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Uber and Lyft users court danger riding in cars with open recalls

Airbags with deadly deployment. Seat belts that detach on their own. Fires.

These dangers could be part of the unplanned itinerary for patrons who summon rides from Uber and Lyft services in New York City and the Seattle, Washington area, according to Consumer Reports.

The May 21, 2019 Consumer Reports story said about 1 in 6 of the cars used by Uber and Lyft drivers have unaddressed safety defects. That means the cars have open recalls, potential dangers that the federal government has determined should be fixed.

A recall is issued when the National Highway Traffic Safety Administration (NHTSA) or a manufacturer determines a component in a car poses a safety risk.

Millions of U.S. riders daily rely on ride-hailing companies and Uber and Lyft are the largest.

Cars With Open Safety Recalls

Consumer Reports reviewed safety records for about 94,000 cars registered as operating for Uber or Lyft in New York City and King County, Washington, which includes Seattle. Consumer Reports intended that the review be a snapshot of open safety recalls in the industry, but it might not reflect the national market.

Among problems found in the review of the Uber and Lyft cars that have safety recalls are:

  • potential seat belt detachment
  • possible engine failure
  • airbags that could kill or hurt a driver or front-seat passenger. Airbags made by Japanese car-parts manufacturer Takata have been linked to 24 deaths across the world, including 16 in the United States. These airbags remain in 1,274 of the vehicles, or 1.4 percent, of the total of 93,958 reviewed by Consumer Reports.
  • potential for vehicles to catch fire
  • potential for vehicles to stall, which could lead to a crash

Companies like Uber and Lyft rely on contract drivers using their own cars, a largely unregulated relationship. Uber and Lyft officials said the companies encourage drivers to address vehicle recall defects. A spokesman said Uber blocks cars from operating if they have recalls that include a “Do Not Drive” notice until repairs are made.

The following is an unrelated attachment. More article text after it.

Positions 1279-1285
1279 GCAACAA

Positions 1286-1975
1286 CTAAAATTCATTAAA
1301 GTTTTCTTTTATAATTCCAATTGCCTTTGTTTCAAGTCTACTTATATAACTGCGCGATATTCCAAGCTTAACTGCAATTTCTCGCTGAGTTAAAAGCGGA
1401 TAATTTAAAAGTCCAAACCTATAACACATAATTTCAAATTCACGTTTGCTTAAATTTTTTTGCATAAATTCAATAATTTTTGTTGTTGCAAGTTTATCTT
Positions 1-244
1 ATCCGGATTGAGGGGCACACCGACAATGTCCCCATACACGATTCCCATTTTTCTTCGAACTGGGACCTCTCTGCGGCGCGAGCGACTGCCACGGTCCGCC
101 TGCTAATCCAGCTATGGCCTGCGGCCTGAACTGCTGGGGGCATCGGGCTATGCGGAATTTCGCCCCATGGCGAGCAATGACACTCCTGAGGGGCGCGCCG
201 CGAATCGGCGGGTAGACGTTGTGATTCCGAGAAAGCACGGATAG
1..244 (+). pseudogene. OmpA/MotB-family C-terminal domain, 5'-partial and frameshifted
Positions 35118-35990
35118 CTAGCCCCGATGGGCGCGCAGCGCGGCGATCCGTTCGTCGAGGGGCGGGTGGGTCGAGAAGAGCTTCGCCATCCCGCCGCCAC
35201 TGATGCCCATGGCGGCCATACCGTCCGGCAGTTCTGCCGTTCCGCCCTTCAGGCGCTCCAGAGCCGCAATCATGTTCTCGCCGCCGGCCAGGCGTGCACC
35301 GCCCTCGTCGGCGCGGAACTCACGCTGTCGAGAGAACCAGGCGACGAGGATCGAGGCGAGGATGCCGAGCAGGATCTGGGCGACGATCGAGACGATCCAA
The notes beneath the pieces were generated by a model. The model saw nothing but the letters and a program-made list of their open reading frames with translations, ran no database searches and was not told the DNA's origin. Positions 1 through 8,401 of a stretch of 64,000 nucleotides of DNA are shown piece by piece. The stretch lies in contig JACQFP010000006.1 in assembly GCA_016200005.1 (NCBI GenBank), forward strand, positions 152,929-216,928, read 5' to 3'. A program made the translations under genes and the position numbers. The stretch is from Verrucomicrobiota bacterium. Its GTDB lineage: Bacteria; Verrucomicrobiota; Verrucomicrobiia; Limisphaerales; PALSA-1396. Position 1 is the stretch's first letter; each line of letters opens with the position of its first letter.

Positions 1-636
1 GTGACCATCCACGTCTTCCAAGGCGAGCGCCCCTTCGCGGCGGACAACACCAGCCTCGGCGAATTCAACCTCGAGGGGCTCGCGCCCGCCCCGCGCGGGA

Lyft officials said the company works with state and local officials to establish car safety rules. Lyft drivers have an incentive to ensure their cars are safe because they use them with their own families, Lyft officials said.

Recall Notification System

To see whether a car has defects cited in a recall, the car's 17-character vehicle identification number (VIN) is needed. The VIN is posted on the lower left part of the windshield and also may be placed on registration and insurance documents.

The VIN isn’t always available from municipality to municipality. New York City publishes on its website an updated list of VINs of Uber and Lyft drivers’ vehicles.

King County officials made VINs for Uber and Lyft vehicles available only after Consumer Affairs filed a public records request. The city of Chicago cited privacy laws in refusing to provide VINs.

Uber and Lyft patrons have options that include contacting the NHTSA or Carfax.

Once an Uber or Lyft rider is connected with a driver, they’ll receive details about the driver’s car, including the license plate number.

If the rider is able to get the VIN of the car being driven by an Uber or Lyft driver, they can visit the NHTSA website, enter the VIN and see if the car has been subject to a recall repair notice.

Carfax is an online posting of car histories. Riders can download the myCarfaxapp, punch in the license plate number of the car and see if it has an open recall.

Contact Davis Davis Davis & Davis Attorneys At Law today for help if you've been injured in a car accident, truck crash, motorcycle wreck or pedestrian accident.

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